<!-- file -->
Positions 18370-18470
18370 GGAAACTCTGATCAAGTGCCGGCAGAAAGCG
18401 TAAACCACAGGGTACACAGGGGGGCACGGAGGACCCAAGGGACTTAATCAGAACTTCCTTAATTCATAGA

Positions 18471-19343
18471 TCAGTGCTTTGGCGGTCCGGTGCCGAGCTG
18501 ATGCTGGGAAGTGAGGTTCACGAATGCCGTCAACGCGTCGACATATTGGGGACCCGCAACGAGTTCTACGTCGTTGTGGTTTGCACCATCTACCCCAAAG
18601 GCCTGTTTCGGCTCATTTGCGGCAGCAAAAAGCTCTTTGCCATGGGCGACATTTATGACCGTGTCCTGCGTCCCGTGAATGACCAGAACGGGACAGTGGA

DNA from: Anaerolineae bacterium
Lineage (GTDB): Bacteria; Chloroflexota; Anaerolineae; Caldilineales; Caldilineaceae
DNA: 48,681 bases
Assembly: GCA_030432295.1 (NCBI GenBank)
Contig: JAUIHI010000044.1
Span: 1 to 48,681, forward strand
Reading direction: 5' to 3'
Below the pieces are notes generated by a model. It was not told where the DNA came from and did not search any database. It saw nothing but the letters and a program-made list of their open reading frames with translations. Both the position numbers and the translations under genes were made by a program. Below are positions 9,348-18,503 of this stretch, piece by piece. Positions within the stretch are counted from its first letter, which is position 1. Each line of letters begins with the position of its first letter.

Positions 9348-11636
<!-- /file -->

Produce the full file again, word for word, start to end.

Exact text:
Positions 18370-18470
18370 GGAAACTCTGATCAAGTGCCGGCAGAAAGCG
18401 TAAACCACAGGGTACACAGGGGGGCACGGAGGACCCAAGGGACTTAATCAGAACTTCCTTAATTCATAGA

Positions 18471-19343
18471 TCAGTGCTTTGGCGGTCCGGTGCCGAGCTG
18501 ATGCTGGGAAGTGAGGTTCACGAATGCCGTCAACGCGTCGACATATTGGGGACCCGCAACGAGTTCTACGTCGTTGTGGTTTGCACCATCTACCCCAAAG
18601 GCCTGTTTCGGCTCATTTGCGGCAGCAAAAAGCTCTTTGCCATGGGCGACATTTATGACCGTGTCCTGCGTCCCGTGAATGACCAGAACGGGACAGTGGA

DNA from: Anaerolineae bacterium
Lineage (GTDB): Bacteria; Chloroflexota; Anaerolineae; Caldilineales; Caldilineaceae
DNA: 48,681 bases
Assembly: GCA_030432295.1 (NCBI GenBank)
Contig: JAUIHI010000044.1
Span: 1 to 48,681, forward strand
Reading direction: 5' to 3'
Below the pieces are notes generated by a model. It was not told where the DNA came from and did not search any database. It saw nothing but the letters and a program-made list of their open reading frames with translations. Both the position numbers and the translations under genes were made by a program. Below are positions 9,348-18,503 of this stretch, piece by piece. Positions within the stretch are counted from its first letter, which is position 1. Each line of letters begins with the position of its first letter.

Positions 9348-11636